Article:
SUTHERLAND 123 Barrett, P. J., S. A. Henrys, L. R. Bartek, G. Brancolini, M. Busetti, F. J. Hayes, D. E., L. A. Frakes, P. J. Barrett, D. A. Burns, P.-H. Chen, A. B. Ford, Davey, M. J. Hannah, and A. R. Pyne. 1995. Geology of the margin of the A. G. Kaneps, E. M. Kemp, D. W. McCollum, D. J. W. Piper, R. E. Wall, Victoria Land Basin off Cape Roberts, southwest Ross Sea. In Geology and P. N. Webb. 1975. Sites 270, 271, 272. Initial Reports of the Deep and Seismic Stratigraphy of the Antarctic Margin, eds. A. K. Cooper, Sea Drilling Project 28, eds. D. E Hayes, I. A. Frakes et al., pp. 211-334. P. F. Barker, and G. Brancolini, Antarctic Research Series 68:183-207. Washington, D.C.: U.S. Government Printing Ofï¬ce. Washington, D.C.: American Geophysical Union. Heinemann, J., J. Stock, R. Clayton, K. Hafner, S. Cande, and C. Raymond. Behrendt, J. C., W. E. LeMasurier, A. K. Cooper, F. Tessensohn, A. Trefu, 1999. Constraints on the proposed Marie Byrd Land-Bellingshausen and D. Damaske. 1991. Geophysical studies of the west Antarctic rift plate boundary from seismic reï¬ection data. Journal of Geophysical arm. Tectonics 10:1257-1273. Research, B, Solid Earth and Planets 104(11):25321-25330. Cande, S. C., and D. V. Kent. 1995. Revised calibration of the geo- Henrys, S. A., L. R. Bartek, G. Brancolini, B. P. Luyendyk, R. J. Hamilton, magnetic polarity timescale for the Late Cretaceous and Cenozoic. C. C. Sorlien, and F. J. Davey. 1998. Seismic stratigraphy of the pre- Journal of Geophysical Research, B, Solid Earth and Planets Quaternary strata off Cape Roberts and their correlation with strata 100(4):6093-6095. cored in the CIROS-1 drillhole, McMurdo Sound. Terra Antartica Cande, S. C., and J. M. Stock. 2004. Paciï¬c-Antarctic-Australia motion 5:273-279. and the formation of the Macquarie Plate. Geophysical Journal Inter- King, P. R., and G. P. Thrasher. 1996. Cretaceous-Cenozoic geology and national 157:399-414.Cande, S. C., C. A. Raymond, J. Stock, and W. petroleum systems of the Taranaki Basin, New Zealand. Lower Hutt, F. Haxby. 1995. Geophysics of the Pitman Fracture Zone. Science N.Z.: Institute of Geological and Nuclear Sciences. 270:947-953. Klitgord, K. D., and H. Schouten. 1986. Plate kinematics of the central Cande, S. C., J. M. Stock, R. D. Mueller, and T. Ishihara. 2000. Cenozoic Atlantic. In The Geology of North America, vol. M, The Western and motion between East and West Antarctica. Nature 404(6774):145-150. North Atlantic Region, eds. P. R. Vogt and B. E. Tucholke, pp. 351- 378. Cooper, A. K., F. J. Davey, and J. C. Behrendt. 1987. Seismic Stratigraphy Boulder, CO: Geological Society of America. and Structure of the Victoria Land Basin, Western Ross Sea, Antarc- Larter, R. D., A. P. Cunningham, and P. F. Barker. 2002. Tectonic evolution tica. Houston, TX: Circum-Paciï¬c Council for Energy and Mineral of the Paciï¬c margin of Antarctica. 1. Late Cretaceous reconstructions. Resources. Journal of Geophysical Research 107:2345. Cooper, A. K., P. F. Barker, and G. Brancolini. 1995. Geology and Seismic Lawver, L. A., R. D. Muller, S. P. Srivastava, and E. R. Roest. 1990. Stratigraphy of the Antarctic Margin. Antarctic Research Series 68, The opening of the Arctic Ocean. In Geological History of the Polar Washington, D.C.: American Geophysical Union. Oceans: Arctic Versus Antarctic, eds. U. Bleil and J. Thiede, pp. 29-62. Dalziel, I. W. D., and D. H. Elliot. 1982. West Antarctica: Problem child of Dordrecht: Kluwer Academic. Gondwanaland. Tectonics 1:3-19. Lisker, F. 2002. Review of ï¬ssion track studies in northern Victoria Land, Davey, F. J., D. J. Bennett, and R. E. Houtz. 1982. Sedimentary basins of the Antarctica-passive margin evolution versus uplift of the Transantarctic Ross Sea, Antarctica. New Zealand Journal of Geology and Geophysics Mountains. Tectonophysics 349:57-73. 25(2):245-255. Lithgow-Bertelloni, C., and M. A. Richards. 1998. The dynamics of Ceno- Davey, F. J., S. C. Cande, and J. M. Stock. 2006. Extension in the western zoic and Mesozoic plate motions. Reviews of Geophysics 36(1):27-78. Ross Sea regionâLinks between Adare Basin and Victoria Land Basin. Lythe, M. B., D. G. Vaughan, A. Lambrecht, H. Miller, U. Nixdorf, H. Geophysical Research Letters 33. Oerter, D. Steinhage, I. F. Allison, M. Craven, I. D. Goodwin, J. Jacka, Engebretson, D. C., A. Cox, and R. G. Gordon. 1985. Relative motions V. Morgan, A. Ruddell, N. Young, P. Wellman, A. P. R. Cooper, H. F. J. between oceanic and continental plates in the Paciï¬c basin. Geological Corr, C. S. M. Doake, R. C. A. Hindmarsh, A. Jenkins, M. R. Johnson, Society of America Special Paper 206:1-59. P. Jones, E. C. King, A. M. Smith, J. W. Thomson, M. R. Thorley, K. Fitzgerald, P. G. 1992. The Transantarctic Mountains in southern Victoria Jezek, B. Li, H. Liu, M. Hideo, V. Damm, F. Nishio, S. Fujita, P. Skvarca, Land: The application of apatite ï¬ssion track analysis to a rift-shoulder F. Remy, L. Testut, J. Sievers, A. Kapitsa, Y. Macheret, T. Scambos, I. uplift. Tectonics 11:634-662. Filina, V. Masolov, S. Popov, G. Johnstone, B. Jacobel, P. Holmlund, J. Fitzgerald, P. G. 1994. Thermochronologic constraints on post-Paleozoic Naslund, S. Anandakrishnan, J. L. Bamber, R. Bassford, H. Decleir, P. tectonic evolution of the central Transantarctic Mountains, Antarctica. Huybrechts, A. Rivera, N. Grace, G. Casassa, I. Tabacco, D. Blanken- Tectonics 13:818-836. ship, D. Morse, H. Conway, T. Gades, N. Nereson, C. R. Bentley, N. Fitzgerald, P., and S. Baldwin. 1997. Detachment fault model for the evolu- Lord, M. Lange, and H. Sanhaeger. 2001. BEDMAP; a new ice thickness tion of the Ross Embayment, the Antarctic region, geological evolution and subglacial topographic model of Antarctica. Journal of Geophysical and processes. In Proceedings of the VII International Symposium on Research 106:11335-11351. Antarctic Earth Sciences, ed. C. A. Ricci, pp. 555-564. Siena: Terra McCarron, J. J., and R. D. Larter. 1998. Late Cretaceous to early Tertiary Antartica Publication. subduction history of the Antarctic Peninsula. Journal of the Geological Fitzgerald, P. G., S. L. Baldwin, L. E. Webb, and P. B. OâSullivan. 2006. Society of London 155:255-268. Interpretation of (U-Th)/He single grain ages from slowly cooled crustal Muller, R. D., D. T. Sandwell, B. E. Tucholke, J. G. Sclater, and P. R. Shaw. terranes: A case study from the Transantarctic Mountains of southern 1990. Depth to basement and geoid expression in the Kane Fracture Victoria Land. Chemical Geology 225:91-120. Zone: A comparison. Marine Geophysical Researches 13:105-129. Gaina, C., D. R. Mueller, J.-Y. Royer, J. Stock, J. L. Hardebeck, and P. Muller, R. D., J.-Y. Royer, and L. A. Lawver. 1993. Revised plate motions Symonds. 1998. The tectonic history of the Tasman Sea: a puzzle with relative to the hotspots from combined Atlantic and Indian Ocean hot- 13 pieces. Journal of Geophysical Research 103(6):12413-12433. spot tracks. Geology 21(3):275-278. Gordon, R. G. 1998. The plate tectonic approximation: Plate nonrigidity, dif- Muller, R. D., C. Gaina, A. Tikku, D. Mihut, S. C. Cande, and J. M. Stock. fuse plate boundaries, and global plate reconstructions. Annual Review 2000. Mesozoic/Cenozoic tectonic events around Australia. Geophysical of Earth and Planetary Sciences 26:615-642. Monograph 121:161-188. Gordon, R. G., and D. M. Jurdy. 1986. Cenozoic global plate motions. Nankivell, A. P. 1997. Tectonic Evolution of the Southern Ocean between Journal of Geophysical Research 91:12389-12406. Antarctica, South America and Africa over the Past 84 Ma. Oxford: Hamilton, R. J., B. P. Luyendyk, and C. C. Sorlien. 2001. Cenozoic tecton- University of Oxford. ics of the Cape Roberts rift basin and Transantarctic Mountains front, Raymond, C. A., J. M. Stock, and S. C. Cande. 2000. Fast Paleogene motion southwestern Ross Sea, Antarctica. Tectonics 20:325-342. of the Paciï¬c hotspots from revised global plate circuit constraints. Geophysical Monograph 121:359-376.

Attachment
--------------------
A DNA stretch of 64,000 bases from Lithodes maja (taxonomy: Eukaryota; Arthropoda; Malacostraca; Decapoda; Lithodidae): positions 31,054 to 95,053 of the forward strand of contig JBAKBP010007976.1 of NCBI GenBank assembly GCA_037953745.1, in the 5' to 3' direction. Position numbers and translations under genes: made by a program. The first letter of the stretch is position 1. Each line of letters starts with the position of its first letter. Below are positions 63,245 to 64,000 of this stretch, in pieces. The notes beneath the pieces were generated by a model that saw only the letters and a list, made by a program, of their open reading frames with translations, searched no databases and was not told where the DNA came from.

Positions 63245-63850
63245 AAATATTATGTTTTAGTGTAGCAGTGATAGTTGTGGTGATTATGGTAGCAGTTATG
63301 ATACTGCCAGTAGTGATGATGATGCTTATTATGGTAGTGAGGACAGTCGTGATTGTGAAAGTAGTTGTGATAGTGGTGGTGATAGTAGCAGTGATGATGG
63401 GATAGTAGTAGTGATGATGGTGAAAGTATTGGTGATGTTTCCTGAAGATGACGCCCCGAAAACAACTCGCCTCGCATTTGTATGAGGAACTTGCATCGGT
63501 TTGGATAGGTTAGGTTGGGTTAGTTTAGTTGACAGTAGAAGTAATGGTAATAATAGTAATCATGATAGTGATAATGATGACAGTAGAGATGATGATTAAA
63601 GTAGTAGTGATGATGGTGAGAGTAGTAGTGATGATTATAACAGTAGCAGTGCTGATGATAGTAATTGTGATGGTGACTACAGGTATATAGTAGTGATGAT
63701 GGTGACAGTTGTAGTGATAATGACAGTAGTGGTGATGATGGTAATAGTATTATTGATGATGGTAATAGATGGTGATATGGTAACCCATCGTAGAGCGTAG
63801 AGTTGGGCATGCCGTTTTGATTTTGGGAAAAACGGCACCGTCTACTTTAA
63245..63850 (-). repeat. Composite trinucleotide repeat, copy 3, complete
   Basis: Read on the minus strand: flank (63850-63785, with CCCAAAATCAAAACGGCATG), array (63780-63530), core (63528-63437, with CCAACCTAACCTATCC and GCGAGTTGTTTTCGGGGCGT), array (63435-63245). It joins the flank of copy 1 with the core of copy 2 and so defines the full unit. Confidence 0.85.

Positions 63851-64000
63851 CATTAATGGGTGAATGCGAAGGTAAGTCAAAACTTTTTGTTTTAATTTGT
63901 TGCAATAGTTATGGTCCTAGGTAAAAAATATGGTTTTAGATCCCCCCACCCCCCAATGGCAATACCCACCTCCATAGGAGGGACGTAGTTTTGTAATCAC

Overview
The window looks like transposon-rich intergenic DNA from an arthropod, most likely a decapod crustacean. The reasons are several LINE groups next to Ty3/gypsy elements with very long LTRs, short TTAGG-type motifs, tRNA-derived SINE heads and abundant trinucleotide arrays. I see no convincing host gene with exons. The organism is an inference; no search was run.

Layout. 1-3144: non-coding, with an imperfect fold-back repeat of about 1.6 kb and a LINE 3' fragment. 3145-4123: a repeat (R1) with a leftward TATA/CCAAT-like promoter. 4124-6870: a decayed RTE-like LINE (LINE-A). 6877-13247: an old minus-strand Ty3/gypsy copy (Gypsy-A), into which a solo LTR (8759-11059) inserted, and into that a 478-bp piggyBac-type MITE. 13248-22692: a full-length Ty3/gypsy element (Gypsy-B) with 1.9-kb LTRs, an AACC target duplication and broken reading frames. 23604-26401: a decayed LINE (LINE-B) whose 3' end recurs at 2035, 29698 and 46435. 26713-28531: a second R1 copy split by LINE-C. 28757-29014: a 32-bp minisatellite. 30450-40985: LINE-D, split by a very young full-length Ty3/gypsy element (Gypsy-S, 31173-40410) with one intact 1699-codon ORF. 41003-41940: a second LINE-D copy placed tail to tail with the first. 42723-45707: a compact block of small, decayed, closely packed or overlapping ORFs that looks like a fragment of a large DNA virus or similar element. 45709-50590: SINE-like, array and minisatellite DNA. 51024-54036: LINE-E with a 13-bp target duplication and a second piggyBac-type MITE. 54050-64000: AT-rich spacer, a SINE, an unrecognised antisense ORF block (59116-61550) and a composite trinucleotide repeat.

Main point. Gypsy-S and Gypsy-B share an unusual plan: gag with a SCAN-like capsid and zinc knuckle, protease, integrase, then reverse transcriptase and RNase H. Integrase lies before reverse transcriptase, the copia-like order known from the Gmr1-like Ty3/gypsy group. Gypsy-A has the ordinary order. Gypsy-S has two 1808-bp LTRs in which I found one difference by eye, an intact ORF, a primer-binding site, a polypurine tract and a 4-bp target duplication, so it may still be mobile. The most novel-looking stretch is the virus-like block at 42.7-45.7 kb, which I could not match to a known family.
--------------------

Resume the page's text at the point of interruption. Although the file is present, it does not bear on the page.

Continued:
124 ANTARCTICA: A KEYSTONE IN A CHANGING WORLD Rosenbaum, G., G. S. Lister, and C. Duboz. 2002. Relative motions of Stump, E., and P. G. Fitzgerald. 1992. Episodic uplift of the Transantarctic Africa, Iberia and Europe during Alpine orogeny. Tectonophysics Mountains; with supplemental data 92-08. Geology 20(2):161-164. 359:117-129. Sutherland, R. 1995. The Australia-Paciï¬c boundary and Cenozoic plate Royer, J. Y., and N. Rollet. 1997. Plate-tectonic setting of the Tasmanian motions in the SW Paciï¬c; some constraints from Geosat data. Tecton- region. Australian Journal of Earth Sciences 44(5):543-560. ics 14(4):819-831. Sandwell, D. T., and W. H. F. Smith. 1997. Marine gravity anomaly from Tarduno, J. A., R. A. Duncan, D. W. Scholl, R. D. Cottrell, B. Steinberger, T. Geosat and ERS 1 satellite altimetry. Journal of Geophysical Research Thordarson, B. C. Kerr, C. R. Neal, F. A. Frey, M. Torii, and C. Carvallo. 102:10039-10054. 2003. The Emperor Seamounts: Southward motion of the Hawaiian Sharp, W. D., and D. A. Clague. 2006. 50-Ma initiation of Hawaiian- Hotspot plume in Earthâs mantle. Science 301(5636):1064-1069. Emperor bend records major change in Paciï¬c Plate motion. Science ten Brink, U. S., S. Bannister, B. C. Beaudoin, and T. A. Stern. 1993. Geo- 313:1281-1284. physical investigations of the tectonic boundary between east and west Smith, W. H. F., and D. T. Sandwell. 1997. Global sea ï¬oor topography from Antarctica. Science 261:45-50. satellite altimetry and ship depth soundings. Science 277:956-1962. Tikku, A. A., and S. C. Cande. 1999. The oldest magnetic anomalies in the Srivastava, S. P., and W. R. Roest. 1996. Porcupine plate hypothesis: Com- Australian-Antarctic Basin; are they isochrons? Journal of Geophysical ment. Marine Geophysical Researches 18:89-595. Research 104(1):661-677. Steinberger, B., R. Sutherland, and R. J. OâConnell. 2004. Prediction of Tikku, A. A., and S. C. Cande. 2000. On the ï¬t of Broken Ridge and Ker- Emperor-Hawaii seamount locations from a revised model of global guelen Plateau. Earth and Planetary Science Letters 180:117-132. plate motion and mantle ï¬ow. Nature 430:67-173. Wessel, P., and W. H. F. Smith. 1995. New version of the generic mapping Stock, J. M., and P. Molnar. 1987. Revised history of early Tertiary plate tools released. Eos, Transactions of the American Geophysical Union motion in the South-west Paciï¬c. Nature 325(6104):495-499. 76:329. Storey, B. C. 1991. The crustal blocks of West Antarctica within Gondwana: Whittaker, J. M., R. D. Muller, G. Leitchenkov, H. Stagg, M. Sdrolias, Reconstruction and breakup model. In Geological Evolution of Antarc- C. Gaina, and A. Goncharov. 2007. Major Australian-Antarctic plate tica, eds. M. R. A. Thompson, J. A. Crame, and J. W. Thompson, pp. reorganisation at Hawaiian-Emperor bend time. Science 318:83-86. 587-592. Cambridge: Cambridge University Press. Wood, R. A., G. Lamarche, R. H. Herzer, J. Delteil, and B. Davy. 1996. Storey, B. C., and P. A. R. Nell. 1988. Role of strike-slip faulting in the Paleogene seaï¬oor spreading in the southeast Tasman Sea. Tectonics tectonic evolution of the Antarctic Peninsula. Journal of the Geological 15:966-975. Society of London 145(2):333-337. Studinger, M., R. E. Bell, D. D. Blankenship, C. A. Finn, R. A. Arko, D. L. Morse, and I. Joughin. 2001. Subglacial Sediments: A regional geological template for ice flow in West Antarctica. Geophysical Research Letters 28:3493-3496.